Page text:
The Vickery Family was recently honored for its $1 million contribution to the Harvey Mudd College Global Clinic Program. John Vickery ’91, son of the late Robert and Joan Vickery who bequeathed the generous endowment, and his wife, Yasemine, accepted an award on his parents’ behalf at an event on campus Monday, June 7.
Robert J. Vickery was an aerospace engineer and Joan Vickery was, arguably, one of the world’s finest mathematicians in software development. The couple said they were proud that their son, John, flourished in the intense and incredible atmosphere of Harvey Mudd College. They loved the Clinic Program and watched how it helped their son put his education into practice. It was witnessing this transformation that inspired them to give so generously to the Global Clinic Program. They knew that their gift would help countless talented students realize their potential and find their passions in life. Robert Vickery passed away in 1996 and Joan Vickery passed away last year.
In a recent interview with the Claremont Courier, John Vickery remarked, “I am absolutely thrilled that my family is able to do this,” he said. “I do remember the things I got out of my Clinic experience; it changed my life.”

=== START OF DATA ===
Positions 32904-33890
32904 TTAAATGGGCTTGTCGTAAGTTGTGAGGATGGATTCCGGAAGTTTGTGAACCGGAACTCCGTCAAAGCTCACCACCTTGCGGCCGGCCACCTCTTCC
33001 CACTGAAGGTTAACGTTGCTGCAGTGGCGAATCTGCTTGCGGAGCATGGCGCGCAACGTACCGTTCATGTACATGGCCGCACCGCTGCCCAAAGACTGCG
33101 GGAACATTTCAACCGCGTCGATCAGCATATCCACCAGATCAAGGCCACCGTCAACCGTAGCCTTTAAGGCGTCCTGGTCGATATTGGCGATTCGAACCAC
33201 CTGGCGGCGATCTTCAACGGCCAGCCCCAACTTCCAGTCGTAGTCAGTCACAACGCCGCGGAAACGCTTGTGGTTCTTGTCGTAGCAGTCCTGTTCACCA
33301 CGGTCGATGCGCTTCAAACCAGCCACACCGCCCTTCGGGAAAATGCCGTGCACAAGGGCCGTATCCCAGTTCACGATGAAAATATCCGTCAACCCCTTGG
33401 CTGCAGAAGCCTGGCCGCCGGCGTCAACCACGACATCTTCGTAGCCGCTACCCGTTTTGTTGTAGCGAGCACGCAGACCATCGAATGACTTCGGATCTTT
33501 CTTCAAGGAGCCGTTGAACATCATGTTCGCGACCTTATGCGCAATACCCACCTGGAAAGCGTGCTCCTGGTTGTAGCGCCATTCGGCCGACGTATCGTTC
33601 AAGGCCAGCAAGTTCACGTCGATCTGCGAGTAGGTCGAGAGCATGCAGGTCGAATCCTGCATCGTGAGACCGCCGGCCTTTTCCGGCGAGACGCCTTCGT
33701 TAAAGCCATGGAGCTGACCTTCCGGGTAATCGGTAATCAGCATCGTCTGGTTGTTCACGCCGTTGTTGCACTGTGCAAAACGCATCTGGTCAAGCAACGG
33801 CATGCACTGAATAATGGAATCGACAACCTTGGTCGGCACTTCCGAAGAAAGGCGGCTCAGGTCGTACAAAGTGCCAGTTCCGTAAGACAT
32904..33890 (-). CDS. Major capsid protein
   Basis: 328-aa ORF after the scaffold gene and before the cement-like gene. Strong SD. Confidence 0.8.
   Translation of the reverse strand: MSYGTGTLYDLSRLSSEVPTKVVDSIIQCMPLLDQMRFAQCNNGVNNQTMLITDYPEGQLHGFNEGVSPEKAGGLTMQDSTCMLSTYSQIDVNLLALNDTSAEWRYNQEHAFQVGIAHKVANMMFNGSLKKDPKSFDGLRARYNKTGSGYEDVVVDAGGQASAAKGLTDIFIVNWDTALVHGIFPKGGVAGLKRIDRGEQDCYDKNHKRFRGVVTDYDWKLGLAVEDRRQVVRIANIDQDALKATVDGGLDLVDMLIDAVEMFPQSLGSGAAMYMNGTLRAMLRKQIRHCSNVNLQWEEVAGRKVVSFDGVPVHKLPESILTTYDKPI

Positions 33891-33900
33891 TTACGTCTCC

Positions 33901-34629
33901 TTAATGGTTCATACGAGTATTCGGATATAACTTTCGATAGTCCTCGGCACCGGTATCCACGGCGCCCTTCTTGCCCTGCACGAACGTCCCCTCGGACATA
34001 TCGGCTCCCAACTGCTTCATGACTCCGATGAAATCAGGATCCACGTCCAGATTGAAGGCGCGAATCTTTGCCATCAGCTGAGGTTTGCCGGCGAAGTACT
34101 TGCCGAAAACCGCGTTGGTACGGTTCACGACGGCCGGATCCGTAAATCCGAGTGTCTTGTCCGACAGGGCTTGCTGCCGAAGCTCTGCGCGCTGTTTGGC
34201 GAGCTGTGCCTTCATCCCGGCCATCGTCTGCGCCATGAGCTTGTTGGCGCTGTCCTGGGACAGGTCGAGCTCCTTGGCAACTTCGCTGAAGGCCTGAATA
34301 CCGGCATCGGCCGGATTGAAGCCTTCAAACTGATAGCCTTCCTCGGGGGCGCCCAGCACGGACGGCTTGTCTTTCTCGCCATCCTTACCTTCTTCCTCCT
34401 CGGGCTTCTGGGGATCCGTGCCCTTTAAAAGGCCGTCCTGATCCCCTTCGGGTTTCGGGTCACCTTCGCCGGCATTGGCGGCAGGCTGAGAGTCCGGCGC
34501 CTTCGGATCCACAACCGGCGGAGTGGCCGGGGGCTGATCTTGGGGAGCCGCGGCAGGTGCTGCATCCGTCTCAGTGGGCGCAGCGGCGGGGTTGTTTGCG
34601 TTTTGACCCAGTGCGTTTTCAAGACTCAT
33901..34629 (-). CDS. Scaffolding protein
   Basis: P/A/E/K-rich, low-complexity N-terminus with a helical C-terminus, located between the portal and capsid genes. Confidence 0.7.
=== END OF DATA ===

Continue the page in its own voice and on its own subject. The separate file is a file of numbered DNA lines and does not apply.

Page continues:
In regards to the endowment’s importance to the Global Clinic program, Lisette de Pillis, Norman F. Sprague, Jr., Professor of Life Sciences; professor of mathematics and Global Clinic Director, said, “I was very glad that the gift gave us the means to provide this incredibly enriching and important experience to our students. This endowment will help support the recruitment of more students into the Global Clinic program. This year alone three projects are being funded. Without the gift, we would not have been able to run more than one project.”
Recognizing that the world is becoming increasingly “flat,” Harvey Mudd’s Department of Engineering began the Global Clinic Program in 2005 to prepare students for the future challenges of functioning as innovative engineers and scientists in a global context. Built upon the College’s internationally recognized Clinic Program, the Global Clinic supports long-term sponsored engineering and science projects in which teams of Harvey Mudd College students collaborate with teams of students from partnering schools in Asia, Europe and the Middle East.